Due to the White patent, no one else except Smith & Wesson would be allowed to produce cartridge-firing revolvers until 1869. In 1868, Smith & Wesson entered an agreement with Remington allowing them to convert their percussion pistols to cartridge firing revolvers using a bored-through cylinder. For this privilege Remington had to pay Smith & Wesson one dollar per pistol, which was a large sum in those days. The Civil War had ended in 1865 and both Colt and Remington found themselves with a large surplus of percussion pistols that could be converted to cartridge firing sixguns.

Sam Colt was now gone and the Colt company was left out in the cold. While Remington was willing to pay Smith & Wesson for the privilege of turning their percussion pistols into cartridge firing sixguns, Colt was not.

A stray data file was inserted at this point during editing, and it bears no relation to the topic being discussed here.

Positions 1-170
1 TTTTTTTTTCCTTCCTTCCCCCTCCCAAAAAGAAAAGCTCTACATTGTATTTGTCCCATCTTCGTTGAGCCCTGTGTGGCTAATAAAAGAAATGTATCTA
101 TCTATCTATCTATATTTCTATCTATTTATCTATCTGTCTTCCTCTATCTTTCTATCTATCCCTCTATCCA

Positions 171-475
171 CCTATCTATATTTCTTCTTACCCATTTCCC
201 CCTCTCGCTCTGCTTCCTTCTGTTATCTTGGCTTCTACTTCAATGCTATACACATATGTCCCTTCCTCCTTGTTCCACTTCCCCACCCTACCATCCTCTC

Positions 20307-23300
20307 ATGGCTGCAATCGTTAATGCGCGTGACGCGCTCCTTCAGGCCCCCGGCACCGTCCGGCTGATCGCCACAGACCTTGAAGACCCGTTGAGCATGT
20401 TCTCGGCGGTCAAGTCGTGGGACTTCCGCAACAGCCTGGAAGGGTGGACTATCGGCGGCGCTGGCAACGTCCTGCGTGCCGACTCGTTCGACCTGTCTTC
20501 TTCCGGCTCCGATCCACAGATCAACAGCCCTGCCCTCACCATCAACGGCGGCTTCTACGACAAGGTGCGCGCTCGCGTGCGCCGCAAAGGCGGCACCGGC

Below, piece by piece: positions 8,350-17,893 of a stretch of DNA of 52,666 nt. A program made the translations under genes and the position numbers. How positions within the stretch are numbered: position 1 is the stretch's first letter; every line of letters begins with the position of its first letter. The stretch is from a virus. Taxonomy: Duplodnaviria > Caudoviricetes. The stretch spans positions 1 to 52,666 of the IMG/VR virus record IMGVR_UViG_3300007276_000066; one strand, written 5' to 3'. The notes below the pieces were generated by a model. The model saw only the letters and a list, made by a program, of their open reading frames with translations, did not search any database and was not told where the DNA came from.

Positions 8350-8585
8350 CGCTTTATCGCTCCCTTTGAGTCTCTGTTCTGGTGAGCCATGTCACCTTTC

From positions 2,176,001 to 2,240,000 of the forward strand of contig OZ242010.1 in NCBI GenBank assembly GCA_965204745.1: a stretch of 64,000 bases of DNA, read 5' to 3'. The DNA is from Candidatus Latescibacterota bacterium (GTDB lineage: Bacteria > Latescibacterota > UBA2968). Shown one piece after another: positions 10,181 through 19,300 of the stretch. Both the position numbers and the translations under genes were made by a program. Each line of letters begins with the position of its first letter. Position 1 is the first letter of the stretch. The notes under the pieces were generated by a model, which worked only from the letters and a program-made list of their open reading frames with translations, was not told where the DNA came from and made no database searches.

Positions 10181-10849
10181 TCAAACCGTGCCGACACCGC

In 1866 Remington began to convert both their .44 Army and .36 Navy percussion pistols to accept cartridges. To do this, that is, change the cap-and-ball revolver that loaded with powder and round balls from the front of the cylinder into one which loaded with cartridges from the back of the cylinder, an auxiliary cylinder replaced the percussion cylinder and accepted cartridges. Two years later Remington made a deal with Smith & Wesson to allow them to manufacture Remingtons with a cartridge-firing cylinder.

Actually, Remington was not this forward-looking. However, a Cincinnati arms dealer by the name of Benjamin Kittredge ordered 4,575 cartridge-firing Remingtons and paid the $1 per revolver royalty to Smith & Wesson. A recoil plate was attached to the recoil shield of the Remington frame with a small screw.